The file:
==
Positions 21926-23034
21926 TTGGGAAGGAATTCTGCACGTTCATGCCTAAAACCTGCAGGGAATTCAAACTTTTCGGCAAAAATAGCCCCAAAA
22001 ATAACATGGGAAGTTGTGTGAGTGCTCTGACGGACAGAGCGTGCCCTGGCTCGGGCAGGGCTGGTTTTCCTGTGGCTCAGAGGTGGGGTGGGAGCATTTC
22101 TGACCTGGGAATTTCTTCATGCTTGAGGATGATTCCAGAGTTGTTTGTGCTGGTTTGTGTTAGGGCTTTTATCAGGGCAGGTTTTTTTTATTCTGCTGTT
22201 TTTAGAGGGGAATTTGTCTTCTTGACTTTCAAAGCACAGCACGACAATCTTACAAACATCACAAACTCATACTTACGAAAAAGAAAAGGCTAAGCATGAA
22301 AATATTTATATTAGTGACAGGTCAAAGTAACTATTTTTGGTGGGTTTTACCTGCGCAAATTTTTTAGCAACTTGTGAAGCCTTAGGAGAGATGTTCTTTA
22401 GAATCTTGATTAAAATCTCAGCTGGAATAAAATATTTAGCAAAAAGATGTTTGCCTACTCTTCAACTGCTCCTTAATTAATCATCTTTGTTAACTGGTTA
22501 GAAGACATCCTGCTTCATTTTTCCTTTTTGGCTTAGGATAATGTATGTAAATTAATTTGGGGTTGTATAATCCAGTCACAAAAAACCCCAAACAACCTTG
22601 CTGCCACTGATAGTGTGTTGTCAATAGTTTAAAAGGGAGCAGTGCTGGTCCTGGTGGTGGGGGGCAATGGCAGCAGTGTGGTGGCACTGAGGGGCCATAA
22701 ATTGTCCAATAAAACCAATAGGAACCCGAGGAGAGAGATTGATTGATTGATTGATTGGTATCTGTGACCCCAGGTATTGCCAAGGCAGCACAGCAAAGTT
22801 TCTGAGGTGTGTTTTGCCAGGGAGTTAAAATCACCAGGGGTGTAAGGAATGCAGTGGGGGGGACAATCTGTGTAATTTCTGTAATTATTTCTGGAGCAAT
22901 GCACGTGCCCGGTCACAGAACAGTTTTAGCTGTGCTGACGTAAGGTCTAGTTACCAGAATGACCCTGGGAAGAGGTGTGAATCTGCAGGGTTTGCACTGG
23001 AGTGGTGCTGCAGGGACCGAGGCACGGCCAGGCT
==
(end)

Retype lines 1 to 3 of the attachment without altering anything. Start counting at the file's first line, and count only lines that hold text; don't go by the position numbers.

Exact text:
Positions 21926-23034
21926 TTGGGAAGGAATTCTGCACGTTCATGCCTAAAACCTGCAGGGAATTCAAACTTTTCGGCAAAAATAGCCCCAAAA
22001 ATAACATGGGAAGTTGTGTGAGTGCTCTGACGGACAGAGCGTGCCCTGGCTCGGGCAGGGCTGGTTTTCCTGTGGCTCAGAGGTGGGGTGGGAGCATTTC